The momentum generated by Ron Paul's 2012 campaign for the Republican presidential race seems to have forced the media to consider him a serious contender. It is easy, on one level, to understand why sections of the media are less than happy at his success... after all, it was they who predicted he would do no better than stay on the fringes of the entire race.

However, following his performance in Iowa and New Hampshire and a surge forward in nationwide polls, the mainstream media houses are almost forced to provide some manner of coverage.

Predictably, though, the coverage seems more negative than positive. Reports from media organizations like The Charlotte Conservative and The Inquisitr are interesting in that they depict the extent to which certain other sections of the media will go to, in order to avoid covering or misrepresent a candidate.

 Against such a background, if one were to examine the coverage available, it seems to suggest a barrage of criticism going Paul's way.

The problem for media houses positioning themselves against Paul is that he has a proven record of integrity and a solid ideological base; there are no instances of him having flip-flopped on key issues. Moreover, if we were to examine his poll records so far, they do suggest he has a loyal following.

The fact that he has been criticized for being an extremist is, in itself, not a troubling point. This is to be accepted, since increased discussions on ideological positions are always welcome. Such debates will result in educating people on the pros and cons of different perspectives, hopefully leading to wiser decisions.

Unfortunately though, this is not what is happening. Instead, most media houses seem content with smear campaigns, of a sort, as reported in an report.

In fact, the only serious criticisms so far are alleged racist overtones in some newsletters that carried his name; these were published decades ago. Apart from such instances, an objective analysis emphasizes the frivolous nature of most criticisms leveled against him.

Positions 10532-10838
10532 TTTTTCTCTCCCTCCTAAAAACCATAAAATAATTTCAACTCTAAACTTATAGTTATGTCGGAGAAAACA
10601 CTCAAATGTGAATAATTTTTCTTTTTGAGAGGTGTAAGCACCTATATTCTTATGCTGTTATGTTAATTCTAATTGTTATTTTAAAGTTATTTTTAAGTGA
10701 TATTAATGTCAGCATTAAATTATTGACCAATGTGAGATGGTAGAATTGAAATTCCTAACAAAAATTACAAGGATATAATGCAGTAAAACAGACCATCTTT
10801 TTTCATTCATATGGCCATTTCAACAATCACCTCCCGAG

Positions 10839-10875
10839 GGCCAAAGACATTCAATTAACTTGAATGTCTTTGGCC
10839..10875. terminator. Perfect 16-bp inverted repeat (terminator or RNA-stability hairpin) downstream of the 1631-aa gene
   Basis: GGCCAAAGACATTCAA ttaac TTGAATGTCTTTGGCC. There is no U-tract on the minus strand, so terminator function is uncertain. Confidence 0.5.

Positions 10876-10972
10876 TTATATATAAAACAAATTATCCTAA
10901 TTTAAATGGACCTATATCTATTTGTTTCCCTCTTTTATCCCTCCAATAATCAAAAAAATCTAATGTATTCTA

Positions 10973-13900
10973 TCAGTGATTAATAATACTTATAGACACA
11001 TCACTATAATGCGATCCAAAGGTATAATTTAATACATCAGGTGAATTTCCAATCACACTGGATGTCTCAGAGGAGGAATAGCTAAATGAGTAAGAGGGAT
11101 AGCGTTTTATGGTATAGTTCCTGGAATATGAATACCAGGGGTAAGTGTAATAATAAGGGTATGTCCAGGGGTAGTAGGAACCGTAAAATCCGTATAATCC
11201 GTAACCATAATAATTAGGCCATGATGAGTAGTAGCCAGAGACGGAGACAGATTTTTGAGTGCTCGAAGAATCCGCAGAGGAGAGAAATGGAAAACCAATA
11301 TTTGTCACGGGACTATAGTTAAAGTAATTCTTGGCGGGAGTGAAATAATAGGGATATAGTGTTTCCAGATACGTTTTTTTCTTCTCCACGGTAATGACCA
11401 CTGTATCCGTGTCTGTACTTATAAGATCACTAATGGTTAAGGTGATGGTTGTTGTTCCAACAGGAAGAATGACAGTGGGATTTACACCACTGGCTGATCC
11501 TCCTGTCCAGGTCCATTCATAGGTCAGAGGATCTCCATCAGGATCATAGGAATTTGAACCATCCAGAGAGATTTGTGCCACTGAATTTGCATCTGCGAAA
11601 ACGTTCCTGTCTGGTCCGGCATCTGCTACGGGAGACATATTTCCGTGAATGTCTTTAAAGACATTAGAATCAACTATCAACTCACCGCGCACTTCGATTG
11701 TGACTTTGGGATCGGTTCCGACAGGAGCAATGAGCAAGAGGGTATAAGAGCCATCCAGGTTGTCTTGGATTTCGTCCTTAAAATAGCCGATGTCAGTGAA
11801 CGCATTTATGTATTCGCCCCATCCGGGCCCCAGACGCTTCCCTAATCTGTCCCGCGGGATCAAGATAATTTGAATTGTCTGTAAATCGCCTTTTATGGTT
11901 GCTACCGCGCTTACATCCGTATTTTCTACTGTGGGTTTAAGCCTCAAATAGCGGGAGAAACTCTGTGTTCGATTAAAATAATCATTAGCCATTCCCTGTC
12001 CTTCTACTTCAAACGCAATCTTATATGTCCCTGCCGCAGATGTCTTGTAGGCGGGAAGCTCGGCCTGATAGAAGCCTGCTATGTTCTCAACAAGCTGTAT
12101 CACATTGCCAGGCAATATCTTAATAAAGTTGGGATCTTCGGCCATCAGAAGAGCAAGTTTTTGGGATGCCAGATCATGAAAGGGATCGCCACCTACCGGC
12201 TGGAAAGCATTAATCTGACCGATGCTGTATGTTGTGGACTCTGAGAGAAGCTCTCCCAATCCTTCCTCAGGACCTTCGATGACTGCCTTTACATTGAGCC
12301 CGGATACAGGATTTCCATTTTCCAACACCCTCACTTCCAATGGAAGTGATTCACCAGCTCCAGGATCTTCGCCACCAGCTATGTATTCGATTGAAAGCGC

For instance, the press coverage on prostitutes in Nevada supporting Ron Paul was reported with titles like prostitutes pimping for Ron Paul. The question to be asked now concerns the choice of words... Can Ron Paul be declared guilty for being politically supported by prostitutes?

Another allegation that proved popular was that Paul travelled First Class during his congress days. The reports suggested he was a big spender of Government money. The truth, however, is that he actually spent less than a number of other Congressmen.

According to the Sunlight Foundation's House Expenditure Reports Database, in that year, Paul spent $56,000 on travel expenses, which made him the 178th biggest spender in Congress. In contrast, the top spender on travel, Don Young, (R-Alaska), shelled out $234,000.  That fact, unfortunately, was buried by certain sections of the media.

Sunlight Foundation’s House Expenditure Reports Database-showing Ron Paul's Travel Expenses

The latest news, then, is that Paul was against declaring Martin Luther King Jr. Day as a Federal Holiday... a fact contradicted by his supporters.

The bottom-line seems to be that his opponents have been unsuccessful, so far, in bringing genuinely serious allegations against Ron Paul... this despite his long career as a Congressman.

That fact should stand testimony to why he has attracted a loyal fan base.